Special Education Needs Resources for Secondary Schools

Students with special education needs require flexible learning experiences that cater to their diverse abilities. Included here are those who, for whatever reason, are at risk of being left behind or students who may require further extension. 

Our high school special education resources have been designed with this in mind. Whether you are a secondary school teacher or a parent, you will find helpful publications guiding behavioural management, strategies to improve resilience and handy study tips and tricks. 

Take the time to browse our special education resources and best support your learners. While you are here, check out our other secondary school teaching resources.  


What is special needs education? 

Special needs education involves providing additional help, adapted programs, specialised equipment, and learning environments to support children and adolescents with special needs in their learning.  

There is no one set approach. Rather, it is tailoring learning to meet the individual student’s needs, enabling them to progress through school.  

Special needs refer to learning problems or disabilities that make it harder for students to learn than most others at the same age. These needs include a wide range of diversities, from physical disabilities to those who have experienced trauma.  

What is UDL in special education?  

UDL (Universal Design for Learning) in special education is a framework to optimise teaching and learning in a way that gives all students equal opportunity within the classroom.  

It is about building flexible teaching and learning methods that can be adjusted to meet every student’s strengths and weaknesses. Students can choose what learning methods will work best for them. For example, providing multiple options for students to present an assignment, eg, a video or an essay.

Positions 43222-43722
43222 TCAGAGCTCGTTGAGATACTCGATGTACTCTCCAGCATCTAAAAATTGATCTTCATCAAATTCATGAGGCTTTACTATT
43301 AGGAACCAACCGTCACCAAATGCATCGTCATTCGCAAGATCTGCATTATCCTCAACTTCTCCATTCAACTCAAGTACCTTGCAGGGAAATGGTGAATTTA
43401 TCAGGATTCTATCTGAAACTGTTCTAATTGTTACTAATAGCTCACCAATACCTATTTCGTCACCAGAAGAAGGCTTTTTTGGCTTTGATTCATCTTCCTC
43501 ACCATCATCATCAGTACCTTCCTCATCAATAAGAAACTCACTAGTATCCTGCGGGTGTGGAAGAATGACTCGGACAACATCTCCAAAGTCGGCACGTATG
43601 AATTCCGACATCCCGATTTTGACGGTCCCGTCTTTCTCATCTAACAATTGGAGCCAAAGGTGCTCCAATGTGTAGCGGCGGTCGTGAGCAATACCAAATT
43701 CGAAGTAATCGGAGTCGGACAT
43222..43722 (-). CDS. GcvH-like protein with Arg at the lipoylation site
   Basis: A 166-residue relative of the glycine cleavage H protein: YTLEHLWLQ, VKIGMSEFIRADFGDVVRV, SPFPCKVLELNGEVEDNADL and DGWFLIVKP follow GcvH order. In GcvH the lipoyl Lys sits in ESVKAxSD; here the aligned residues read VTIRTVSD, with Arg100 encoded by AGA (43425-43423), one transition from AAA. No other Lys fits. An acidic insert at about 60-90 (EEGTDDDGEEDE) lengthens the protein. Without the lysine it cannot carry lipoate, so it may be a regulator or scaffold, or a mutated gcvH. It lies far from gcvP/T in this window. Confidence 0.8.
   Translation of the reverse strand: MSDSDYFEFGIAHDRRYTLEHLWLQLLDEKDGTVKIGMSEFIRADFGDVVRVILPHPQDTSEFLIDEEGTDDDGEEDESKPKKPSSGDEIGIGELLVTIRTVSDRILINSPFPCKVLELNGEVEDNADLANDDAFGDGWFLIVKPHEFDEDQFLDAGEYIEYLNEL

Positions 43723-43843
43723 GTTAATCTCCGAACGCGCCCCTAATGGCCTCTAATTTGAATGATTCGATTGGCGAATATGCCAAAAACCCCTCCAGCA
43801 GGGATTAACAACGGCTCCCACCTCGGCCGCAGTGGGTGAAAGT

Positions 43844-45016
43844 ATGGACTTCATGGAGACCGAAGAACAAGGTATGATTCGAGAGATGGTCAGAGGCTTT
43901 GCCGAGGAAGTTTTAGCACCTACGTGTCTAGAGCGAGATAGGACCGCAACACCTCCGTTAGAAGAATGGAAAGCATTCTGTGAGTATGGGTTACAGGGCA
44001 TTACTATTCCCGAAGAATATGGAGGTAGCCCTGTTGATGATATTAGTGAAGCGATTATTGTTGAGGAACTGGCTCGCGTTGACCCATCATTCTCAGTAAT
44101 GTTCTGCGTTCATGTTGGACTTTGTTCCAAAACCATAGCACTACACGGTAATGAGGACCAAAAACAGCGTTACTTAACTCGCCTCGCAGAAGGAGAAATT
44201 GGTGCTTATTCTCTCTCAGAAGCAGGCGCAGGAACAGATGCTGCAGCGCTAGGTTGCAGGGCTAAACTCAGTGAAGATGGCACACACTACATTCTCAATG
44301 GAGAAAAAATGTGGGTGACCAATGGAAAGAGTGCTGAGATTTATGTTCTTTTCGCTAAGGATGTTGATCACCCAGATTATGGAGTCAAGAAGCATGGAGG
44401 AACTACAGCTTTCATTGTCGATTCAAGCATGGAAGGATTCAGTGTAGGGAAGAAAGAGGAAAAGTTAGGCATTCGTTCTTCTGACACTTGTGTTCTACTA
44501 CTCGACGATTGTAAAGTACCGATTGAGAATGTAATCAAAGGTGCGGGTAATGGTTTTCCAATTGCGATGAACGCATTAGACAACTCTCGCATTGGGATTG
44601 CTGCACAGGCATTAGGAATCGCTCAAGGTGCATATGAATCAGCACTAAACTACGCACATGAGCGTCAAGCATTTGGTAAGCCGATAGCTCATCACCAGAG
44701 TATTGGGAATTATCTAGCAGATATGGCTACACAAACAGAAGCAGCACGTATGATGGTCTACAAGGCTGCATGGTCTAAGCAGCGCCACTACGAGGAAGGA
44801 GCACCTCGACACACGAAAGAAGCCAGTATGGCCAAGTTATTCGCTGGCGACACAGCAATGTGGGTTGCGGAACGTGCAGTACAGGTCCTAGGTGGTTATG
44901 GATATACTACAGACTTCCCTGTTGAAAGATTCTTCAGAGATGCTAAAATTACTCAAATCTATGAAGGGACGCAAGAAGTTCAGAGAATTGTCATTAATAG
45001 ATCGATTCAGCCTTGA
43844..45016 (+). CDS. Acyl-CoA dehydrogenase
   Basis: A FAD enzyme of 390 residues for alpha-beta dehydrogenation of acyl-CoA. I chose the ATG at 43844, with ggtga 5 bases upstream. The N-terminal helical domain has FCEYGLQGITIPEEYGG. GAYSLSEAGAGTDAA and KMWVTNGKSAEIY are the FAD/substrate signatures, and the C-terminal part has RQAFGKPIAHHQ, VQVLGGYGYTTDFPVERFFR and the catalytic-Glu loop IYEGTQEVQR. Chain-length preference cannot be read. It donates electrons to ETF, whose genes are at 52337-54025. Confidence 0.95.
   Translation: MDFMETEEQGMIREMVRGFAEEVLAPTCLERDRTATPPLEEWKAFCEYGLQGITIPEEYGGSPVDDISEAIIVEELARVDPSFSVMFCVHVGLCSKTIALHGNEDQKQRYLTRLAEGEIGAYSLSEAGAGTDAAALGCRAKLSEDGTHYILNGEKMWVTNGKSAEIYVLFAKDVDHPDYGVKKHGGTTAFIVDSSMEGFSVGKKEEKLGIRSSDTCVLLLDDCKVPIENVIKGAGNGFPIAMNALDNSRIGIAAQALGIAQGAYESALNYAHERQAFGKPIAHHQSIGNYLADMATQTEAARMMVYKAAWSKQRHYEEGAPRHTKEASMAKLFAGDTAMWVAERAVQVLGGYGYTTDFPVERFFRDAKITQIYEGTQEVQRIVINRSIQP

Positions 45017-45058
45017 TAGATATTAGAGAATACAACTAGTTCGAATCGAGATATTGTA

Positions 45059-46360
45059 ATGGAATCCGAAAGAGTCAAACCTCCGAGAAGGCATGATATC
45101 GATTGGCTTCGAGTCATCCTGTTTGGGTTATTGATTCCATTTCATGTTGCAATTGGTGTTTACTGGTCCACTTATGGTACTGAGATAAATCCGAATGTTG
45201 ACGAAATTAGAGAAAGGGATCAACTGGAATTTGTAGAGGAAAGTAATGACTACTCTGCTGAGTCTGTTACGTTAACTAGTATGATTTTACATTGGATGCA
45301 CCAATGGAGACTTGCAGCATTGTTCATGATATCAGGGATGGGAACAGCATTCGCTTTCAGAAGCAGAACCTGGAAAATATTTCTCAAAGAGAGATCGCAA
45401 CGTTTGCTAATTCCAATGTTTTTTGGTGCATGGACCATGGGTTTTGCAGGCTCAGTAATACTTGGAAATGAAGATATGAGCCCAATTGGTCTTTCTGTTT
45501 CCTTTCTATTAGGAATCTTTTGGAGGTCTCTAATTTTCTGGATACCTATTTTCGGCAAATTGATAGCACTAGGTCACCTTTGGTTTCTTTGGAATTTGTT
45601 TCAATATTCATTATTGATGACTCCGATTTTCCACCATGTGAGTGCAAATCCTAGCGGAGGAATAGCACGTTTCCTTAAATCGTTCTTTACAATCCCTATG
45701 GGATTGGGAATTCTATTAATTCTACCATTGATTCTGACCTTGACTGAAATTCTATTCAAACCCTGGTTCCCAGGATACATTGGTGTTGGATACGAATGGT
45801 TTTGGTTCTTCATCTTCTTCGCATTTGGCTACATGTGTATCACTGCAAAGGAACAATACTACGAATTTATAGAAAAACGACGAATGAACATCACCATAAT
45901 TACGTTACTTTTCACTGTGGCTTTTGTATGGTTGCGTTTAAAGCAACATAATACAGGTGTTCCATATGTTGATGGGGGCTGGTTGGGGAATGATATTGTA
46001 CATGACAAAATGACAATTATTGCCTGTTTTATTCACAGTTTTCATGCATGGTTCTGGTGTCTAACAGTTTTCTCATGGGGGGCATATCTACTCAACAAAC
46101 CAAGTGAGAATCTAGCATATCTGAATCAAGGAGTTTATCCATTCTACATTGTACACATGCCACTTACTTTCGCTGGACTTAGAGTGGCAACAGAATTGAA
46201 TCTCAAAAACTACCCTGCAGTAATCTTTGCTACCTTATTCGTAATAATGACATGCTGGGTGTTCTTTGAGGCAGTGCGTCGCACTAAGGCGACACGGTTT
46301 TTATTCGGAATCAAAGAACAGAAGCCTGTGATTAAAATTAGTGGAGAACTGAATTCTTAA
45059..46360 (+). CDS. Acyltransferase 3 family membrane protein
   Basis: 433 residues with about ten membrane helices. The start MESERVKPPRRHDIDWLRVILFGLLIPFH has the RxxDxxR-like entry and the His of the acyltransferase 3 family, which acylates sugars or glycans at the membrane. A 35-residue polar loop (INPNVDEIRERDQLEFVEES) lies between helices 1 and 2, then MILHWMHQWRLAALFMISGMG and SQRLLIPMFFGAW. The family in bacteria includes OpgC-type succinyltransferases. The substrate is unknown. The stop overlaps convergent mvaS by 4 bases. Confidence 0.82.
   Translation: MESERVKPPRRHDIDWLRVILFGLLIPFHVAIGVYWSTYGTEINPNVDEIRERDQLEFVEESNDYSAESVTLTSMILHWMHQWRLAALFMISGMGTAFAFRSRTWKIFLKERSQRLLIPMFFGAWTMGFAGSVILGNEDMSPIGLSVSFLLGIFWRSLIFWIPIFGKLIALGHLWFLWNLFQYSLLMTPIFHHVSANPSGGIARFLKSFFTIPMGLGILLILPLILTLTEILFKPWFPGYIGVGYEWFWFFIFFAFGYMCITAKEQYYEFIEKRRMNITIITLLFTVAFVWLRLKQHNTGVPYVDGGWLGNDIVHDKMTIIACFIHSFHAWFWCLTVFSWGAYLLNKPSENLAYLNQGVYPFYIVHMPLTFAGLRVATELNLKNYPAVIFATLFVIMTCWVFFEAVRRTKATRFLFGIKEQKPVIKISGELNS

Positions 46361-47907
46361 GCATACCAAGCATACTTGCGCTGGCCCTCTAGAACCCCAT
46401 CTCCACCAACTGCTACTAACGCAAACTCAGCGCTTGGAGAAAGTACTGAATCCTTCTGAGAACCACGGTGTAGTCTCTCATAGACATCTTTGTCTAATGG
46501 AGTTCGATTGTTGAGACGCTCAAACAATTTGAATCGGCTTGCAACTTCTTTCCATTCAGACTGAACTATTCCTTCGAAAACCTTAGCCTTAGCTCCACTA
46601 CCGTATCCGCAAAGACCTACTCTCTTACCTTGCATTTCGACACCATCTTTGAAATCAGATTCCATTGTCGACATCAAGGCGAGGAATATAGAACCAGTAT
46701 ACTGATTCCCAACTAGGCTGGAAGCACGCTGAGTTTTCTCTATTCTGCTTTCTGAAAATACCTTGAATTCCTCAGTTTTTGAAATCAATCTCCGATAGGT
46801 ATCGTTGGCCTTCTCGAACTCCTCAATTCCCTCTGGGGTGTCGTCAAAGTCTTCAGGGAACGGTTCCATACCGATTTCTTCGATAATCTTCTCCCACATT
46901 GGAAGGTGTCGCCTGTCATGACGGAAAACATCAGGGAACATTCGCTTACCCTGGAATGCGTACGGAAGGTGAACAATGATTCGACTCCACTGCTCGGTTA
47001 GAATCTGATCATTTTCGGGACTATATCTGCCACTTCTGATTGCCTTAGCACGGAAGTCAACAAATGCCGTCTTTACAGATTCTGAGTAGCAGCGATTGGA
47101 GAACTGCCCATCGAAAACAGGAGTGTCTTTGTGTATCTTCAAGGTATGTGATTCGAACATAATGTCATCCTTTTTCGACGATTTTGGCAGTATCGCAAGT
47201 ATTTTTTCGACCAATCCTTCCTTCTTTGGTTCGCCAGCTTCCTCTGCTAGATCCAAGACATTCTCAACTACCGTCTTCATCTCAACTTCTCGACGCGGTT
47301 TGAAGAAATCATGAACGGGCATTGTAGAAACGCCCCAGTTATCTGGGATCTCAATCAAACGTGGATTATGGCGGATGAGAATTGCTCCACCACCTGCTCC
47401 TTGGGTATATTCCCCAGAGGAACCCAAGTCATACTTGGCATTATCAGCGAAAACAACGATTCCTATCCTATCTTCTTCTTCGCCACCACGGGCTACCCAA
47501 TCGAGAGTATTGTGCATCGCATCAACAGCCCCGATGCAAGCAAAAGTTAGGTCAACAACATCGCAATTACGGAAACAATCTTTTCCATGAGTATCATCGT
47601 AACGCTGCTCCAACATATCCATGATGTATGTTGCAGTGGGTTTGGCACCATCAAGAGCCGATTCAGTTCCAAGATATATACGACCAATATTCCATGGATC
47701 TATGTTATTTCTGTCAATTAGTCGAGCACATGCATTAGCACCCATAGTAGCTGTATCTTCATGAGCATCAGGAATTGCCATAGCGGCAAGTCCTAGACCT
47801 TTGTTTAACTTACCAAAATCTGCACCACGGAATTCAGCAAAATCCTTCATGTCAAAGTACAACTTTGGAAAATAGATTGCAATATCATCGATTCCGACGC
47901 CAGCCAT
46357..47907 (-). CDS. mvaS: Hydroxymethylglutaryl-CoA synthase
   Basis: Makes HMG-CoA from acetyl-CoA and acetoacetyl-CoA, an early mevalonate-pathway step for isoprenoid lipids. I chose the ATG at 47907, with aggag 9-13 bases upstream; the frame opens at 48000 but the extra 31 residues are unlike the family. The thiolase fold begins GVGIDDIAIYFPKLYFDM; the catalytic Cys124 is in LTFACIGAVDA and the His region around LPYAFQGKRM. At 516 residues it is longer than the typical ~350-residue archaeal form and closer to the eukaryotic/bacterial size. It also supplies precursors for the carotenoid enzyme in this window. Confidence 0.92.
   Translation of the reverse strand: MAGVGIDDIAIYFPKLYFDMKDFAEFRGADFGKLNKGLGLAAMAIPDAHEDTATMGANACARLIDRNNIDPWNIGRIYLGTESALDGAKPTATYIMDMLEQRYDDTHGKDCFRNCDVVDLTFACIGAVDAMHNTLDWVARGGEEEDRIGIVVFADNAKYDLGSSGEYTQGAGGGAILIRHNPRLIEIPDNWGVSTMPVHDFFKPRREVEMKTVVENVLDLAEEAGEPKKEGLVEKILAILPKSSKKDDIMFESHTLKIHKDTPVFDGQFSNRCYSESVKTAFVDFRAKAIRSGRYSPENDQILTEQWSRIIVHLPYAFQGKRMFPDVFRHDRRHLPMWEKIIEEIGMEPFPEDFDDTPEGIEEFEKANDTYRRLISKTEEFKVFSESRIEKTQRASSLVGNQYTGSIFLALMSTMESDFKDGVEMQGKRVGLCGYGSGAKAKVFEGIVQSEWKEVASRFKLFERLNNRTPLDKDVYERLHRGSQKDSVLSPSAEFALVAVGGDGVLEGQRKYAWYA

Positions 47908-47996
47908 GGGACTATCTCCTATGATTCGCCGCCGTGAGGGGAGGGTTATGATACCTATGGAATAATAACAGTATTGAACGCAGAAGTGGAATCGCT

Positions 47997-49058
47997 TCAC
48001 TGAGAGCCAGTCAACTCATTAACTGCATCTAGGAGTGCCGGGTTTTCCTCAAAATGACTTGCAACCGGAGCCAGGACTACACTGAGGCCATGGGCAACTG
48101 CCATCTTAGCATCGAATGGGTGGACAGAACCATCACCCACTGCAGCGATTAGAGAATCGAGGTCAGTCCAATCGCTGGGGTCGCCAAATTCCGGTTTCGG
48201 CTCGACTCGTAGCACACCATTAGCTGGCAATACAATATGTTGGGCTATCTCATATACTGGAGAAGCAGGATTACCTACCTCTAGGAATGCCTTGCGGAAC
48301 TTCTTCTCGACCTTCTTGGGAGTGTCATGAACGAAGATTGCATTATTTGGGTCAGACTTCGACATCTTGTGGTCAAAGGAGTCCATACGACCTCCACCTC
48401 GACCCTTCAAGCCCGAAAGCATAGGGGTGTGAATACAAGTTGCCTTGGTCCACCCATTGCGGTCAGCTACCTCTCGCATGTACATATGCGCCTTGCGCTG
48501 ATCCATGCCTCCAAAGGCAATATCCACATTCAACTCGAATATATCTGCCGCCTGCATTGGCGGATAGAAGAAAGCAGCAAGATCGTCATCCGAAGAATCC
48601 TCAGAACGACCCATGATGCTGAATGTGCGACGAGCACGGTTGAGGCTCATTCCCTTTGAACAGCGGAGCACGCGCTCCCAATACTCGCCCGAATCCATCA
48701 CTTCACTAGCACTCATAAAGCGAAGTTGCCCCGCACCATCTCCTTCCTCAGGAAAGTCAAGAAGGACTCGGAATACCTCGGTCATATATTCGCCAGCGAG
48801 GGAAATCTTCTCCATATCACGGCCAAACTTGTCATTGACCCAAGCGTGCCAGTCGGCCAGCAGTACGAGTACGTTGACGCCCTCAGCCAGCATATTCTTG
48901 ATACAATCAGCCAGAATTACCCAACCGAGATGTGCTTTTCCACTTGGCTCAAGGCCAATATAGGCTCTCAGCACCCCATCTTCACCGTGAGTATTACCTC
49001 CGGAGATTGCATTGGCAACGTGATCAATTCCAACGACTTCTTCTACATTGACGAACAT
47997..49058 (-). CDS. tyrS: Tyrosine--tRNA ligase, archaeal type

The flexibility in UDL anticipates and removes the barriers often experienced by those with special education needs.  

UDL has three principles: 

  • multiple means of engagement – the why of learning 
  • multiple means of representation – the what of learning 
  • multiple means of expression and action – the how of learning. 

Applying the UDL principles ensures all learners can access and participate in meaningful, challenging learning opportunities.  

Which special needs education teaching resources do you recommend? 

The special needs education teaching resources we would recommend are: 

Study Skills Made Practical by Alyse Boaz 

Lift the academic achievement of students with special learning needs as they revise, remember, recall and relate. Study Skills Made Practical uses graphic presentations and relatively few words to improve students’ study skills. The aim is to find creative ways to make learning and study fun.  

The resource begins with how we learn, attitudes to learning, note-taking and goal setting. It moves on to develop routines for everyday study and ways to study for exams.  

Building Resiliency by Ian Thurlow and Jim Peters 

Take a strength-based approach in your work with students who have special education needs.  

These titles provide activities to help adolescents build resiliency. They encourage the use of affirmation and inspiration to solidify the progress adolescents make to nurture resilient behaviour. 

Secondary school teachers will gain an understanding of resiliency and be reminded of the power of positive relationships.  

Learning to Behave by Dee Doherty 

Learning to Behave sets out to address the imbalance between a student’s and a school’s perspectives on appropriate behaviour. The program supports students to see the other’s viewpoint and engage them in learning. 

A cognitive approach teaches problem-solving skills, including problem identification, alternative generation, considering outcomes, and solution-seeking.